‘Reflections’ and connections

Coming back to Dunedin, the city where her parents lived in their younger days, is something New Zealand-born, United States-raised violinist Jessica Oddie always enjoys, she tells Rebecca Fox.

Violinist Jessica Oddie has found her artistic home.

Little did she know four years ago that a trip to her birth country for a short contract as assistant concertmaster with the New Zealand Symphony Orchestra would be so life-changing.

She was only in New Zealand for six weeks when the Covid pandemic hit, but the time in the country, where she spent the first four years of her life before her family moved to Colorado in the United States, confirmed it was the place she wanted to stay.

"I fell in love with the orchestra — it’s my musical home."

So when the position of second violin, assistant principal at the NZSO came up in 2022, she "jumped at the chance" to be part of the organisation permanently.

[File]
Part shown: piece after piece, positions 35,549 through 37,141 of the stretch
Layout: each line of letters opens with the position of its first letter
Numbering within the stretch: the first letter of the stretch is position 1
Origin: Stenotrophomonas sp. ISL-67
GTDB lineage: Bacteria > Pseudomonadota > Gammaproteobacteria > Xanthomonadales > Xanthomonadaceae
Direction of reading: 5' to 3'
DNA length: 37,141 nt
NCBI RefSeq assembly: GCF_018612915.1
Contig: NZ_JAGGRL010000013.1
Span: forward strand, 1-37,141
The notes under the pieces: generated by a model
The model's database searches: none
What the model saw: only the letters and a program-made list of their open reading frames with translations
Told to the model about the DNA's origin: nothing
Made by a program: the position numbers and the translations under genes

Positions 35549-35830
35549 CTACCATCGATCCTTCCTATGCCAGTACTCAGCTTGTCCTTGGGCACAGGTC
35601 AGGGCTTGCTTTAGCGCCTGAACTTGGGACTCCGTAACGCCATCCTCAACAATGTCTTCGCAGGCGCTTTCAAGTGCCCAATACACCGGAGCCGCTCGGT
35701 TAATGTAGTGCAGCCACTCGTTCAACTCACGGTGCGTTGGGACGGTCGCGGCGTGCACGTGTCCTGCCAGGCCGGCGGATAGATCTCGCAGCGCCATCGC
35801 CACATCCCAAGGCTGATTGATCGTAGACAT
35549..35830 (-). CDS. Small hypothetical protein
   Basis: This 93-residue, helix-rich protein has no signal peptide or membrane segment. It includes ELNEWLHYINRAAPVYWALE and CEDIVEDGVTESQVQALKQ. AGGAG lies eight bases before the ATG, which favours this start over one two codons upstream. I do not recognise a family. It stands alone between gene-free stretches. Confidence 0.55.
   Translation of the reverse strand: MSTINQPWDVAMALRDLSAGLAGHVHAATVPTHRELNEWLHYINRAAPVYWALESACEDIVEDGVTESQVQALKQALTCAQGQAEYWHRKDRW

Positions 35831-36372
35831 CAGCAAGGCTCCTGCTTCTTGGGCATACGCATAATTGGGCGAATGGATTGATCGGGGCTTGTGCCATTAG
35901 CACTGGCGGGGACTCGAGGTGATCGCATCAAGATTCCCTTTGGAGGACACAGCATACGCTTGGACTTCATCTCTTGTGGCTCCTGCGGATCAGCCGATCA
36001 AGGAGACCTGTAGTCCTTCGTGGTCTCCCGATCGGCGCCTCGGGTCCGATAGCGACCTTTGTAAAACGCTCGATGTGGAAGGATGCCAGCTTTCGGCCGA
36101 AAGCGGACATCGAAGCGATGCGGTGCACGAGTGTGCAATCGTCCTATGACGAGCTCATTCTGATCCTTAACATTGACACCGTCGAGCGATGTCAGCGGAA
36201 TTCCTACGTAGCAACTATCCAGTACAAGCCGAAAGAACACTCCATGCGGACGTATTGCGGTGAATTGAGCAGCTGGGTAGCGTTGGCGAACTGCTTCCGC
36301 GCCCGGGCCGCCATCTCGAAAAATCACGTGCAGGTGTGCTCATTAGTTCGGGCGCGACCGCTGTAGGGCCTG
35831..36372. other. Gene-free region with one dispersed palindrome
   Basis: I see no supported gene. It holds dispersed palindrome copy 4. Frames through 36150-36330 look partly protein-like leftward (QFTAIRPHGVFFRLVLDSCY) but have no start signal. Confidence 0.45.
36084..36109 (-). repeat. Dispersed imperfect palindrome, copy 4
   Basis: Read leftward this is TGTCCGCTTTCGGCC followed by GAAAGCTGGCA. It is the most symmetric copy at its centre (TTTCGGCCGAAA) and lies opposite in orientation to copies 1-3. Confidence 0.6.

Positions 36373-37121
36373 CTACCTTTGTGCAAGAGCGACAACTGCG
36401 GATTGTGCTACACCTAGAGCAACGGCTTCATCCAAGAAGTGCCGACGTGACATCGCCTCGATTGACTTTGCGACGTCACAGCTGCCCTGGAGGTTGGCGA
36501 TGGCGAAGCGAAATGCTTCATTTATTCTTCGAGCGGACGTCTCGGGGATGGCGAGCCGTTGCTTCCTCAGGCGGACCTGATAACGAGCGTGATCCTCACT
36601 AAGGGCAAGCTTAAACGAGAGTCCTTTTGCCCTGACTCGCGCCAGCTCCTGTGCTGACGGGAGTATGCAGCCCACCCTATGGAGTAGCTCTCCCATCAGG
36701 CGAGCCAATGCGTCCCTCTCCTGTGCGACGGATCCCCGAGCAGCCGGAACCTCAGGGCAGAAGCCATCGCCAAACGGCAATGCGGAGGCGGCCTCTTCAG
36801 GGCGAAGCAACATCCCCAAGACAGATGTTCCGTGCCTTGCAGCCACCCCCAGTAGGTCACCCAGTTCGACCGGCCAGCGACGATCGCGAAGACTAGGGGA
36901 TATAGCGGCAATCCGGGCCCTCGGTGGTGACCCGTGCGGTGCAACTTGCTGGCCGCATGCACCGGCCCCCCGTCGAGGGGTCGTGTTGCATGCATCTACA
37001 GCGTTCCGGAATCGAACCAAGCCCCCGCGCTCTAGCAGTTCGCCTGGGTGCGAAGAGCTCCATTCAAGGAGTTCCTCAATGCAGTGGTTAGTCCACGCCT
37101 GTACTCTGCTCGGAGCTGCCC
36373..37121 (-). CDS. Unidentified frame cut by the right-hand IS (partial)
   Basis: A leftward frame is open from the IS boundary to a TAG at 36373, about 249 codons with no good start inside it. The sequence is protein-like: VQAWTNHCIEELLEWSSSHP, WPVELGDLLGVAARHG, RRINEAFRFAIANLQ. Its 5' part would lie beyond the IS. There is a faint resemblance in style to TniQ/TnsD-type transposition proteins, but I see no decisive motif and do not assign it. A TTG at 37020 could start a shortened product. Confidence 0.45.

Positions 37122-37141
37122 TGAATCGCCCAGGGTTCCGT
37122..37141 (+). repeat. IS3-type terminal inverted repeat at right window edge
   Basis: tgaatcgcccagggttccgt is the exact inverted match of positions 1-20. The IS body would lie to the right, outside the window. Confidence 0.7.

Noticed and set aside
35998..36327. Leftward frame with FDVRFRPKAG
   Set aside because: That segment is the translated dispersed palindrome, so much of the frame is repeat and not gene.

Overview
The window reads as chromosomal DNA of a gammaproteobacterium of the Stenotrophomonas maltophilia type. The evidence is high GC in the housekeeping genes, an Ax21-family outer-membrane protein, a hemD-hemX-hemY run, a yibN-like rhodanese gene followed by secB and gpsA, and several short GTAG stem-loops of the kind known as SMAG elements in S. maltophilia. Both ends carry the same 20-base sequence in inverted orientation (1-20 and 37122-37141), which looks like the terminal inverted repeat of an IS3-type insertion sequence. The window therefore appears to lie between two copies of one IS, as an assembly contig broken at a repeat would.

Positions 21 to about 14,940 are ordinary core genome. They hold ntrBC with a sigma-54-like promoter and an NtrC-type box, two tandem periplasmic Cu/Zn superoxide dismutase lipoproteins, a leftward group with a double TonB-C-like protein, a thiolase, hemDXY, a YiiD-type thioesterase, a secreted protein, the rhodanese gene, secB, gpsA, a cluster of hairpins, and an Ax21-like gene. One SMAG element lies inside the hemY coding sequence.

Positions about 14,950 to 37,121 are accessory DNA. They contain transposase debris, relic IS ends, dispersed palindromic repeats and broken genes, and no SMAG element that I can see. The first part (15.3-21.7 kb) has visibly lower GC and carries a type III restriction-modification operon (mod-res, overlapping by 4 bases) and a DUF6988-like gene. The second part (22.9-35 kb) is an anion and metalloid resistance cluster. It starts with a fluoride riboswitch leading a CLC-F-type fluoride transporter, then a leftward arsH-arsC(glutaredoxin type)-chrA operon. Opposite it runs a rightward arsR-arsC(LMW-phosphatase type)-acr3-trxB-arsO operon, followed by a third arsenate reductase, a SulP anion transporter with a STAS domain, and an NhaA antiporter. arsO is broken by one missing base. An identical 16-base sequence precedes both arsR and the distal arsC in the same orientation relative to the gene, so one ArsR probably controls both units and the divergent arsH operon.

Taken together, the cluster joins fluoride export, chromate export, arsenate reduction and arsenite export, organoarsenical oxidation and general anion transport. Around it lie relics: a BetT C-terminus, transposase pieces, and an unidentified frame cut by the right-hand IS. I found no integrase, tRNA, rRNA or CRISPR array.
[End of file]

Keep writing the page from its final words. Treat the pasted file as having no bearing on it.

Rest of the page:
As well as being artistically fulfilling, it means Oddie gets to further discover the country of her birth. Her Kiwi parents Graham and Alison Oddie spent time in Dunedin as students and returned in the late 1980s, when her father was a professor of philosophy at the University of Otago.

The family moved to Colorado in the mid-1990s, where her father now has a position at the University of Colorado Boulder, but often returned to New Zealand to visit family, especially a grandmother in Timaru and a "very dear" cousin in Queenstown.

"I’ve always loved New Zealand, its beauty and the intimacy of being here — you meet people who have connections wherever you go. That is something I never experienced in the US, of course, as I didn’t have any family there at all."

New Zealand is also where Oddie first experienced the beauty of the violin. When she was just 4 years old, her mother took her to an NZSO concert concert in Palmerston North, where they were living at the time.

"I absolutely knew I had to become a violinist.

"I loved the way the bows of the violin danced together. I have this vivid visual and aural memory of it."

Right then and there she began to "bug" her mother to learn to play. However, as they were about to move to the United States, her mother said she had to wait. Oddie did not forget, and began lessons as soon as they could in Colorado.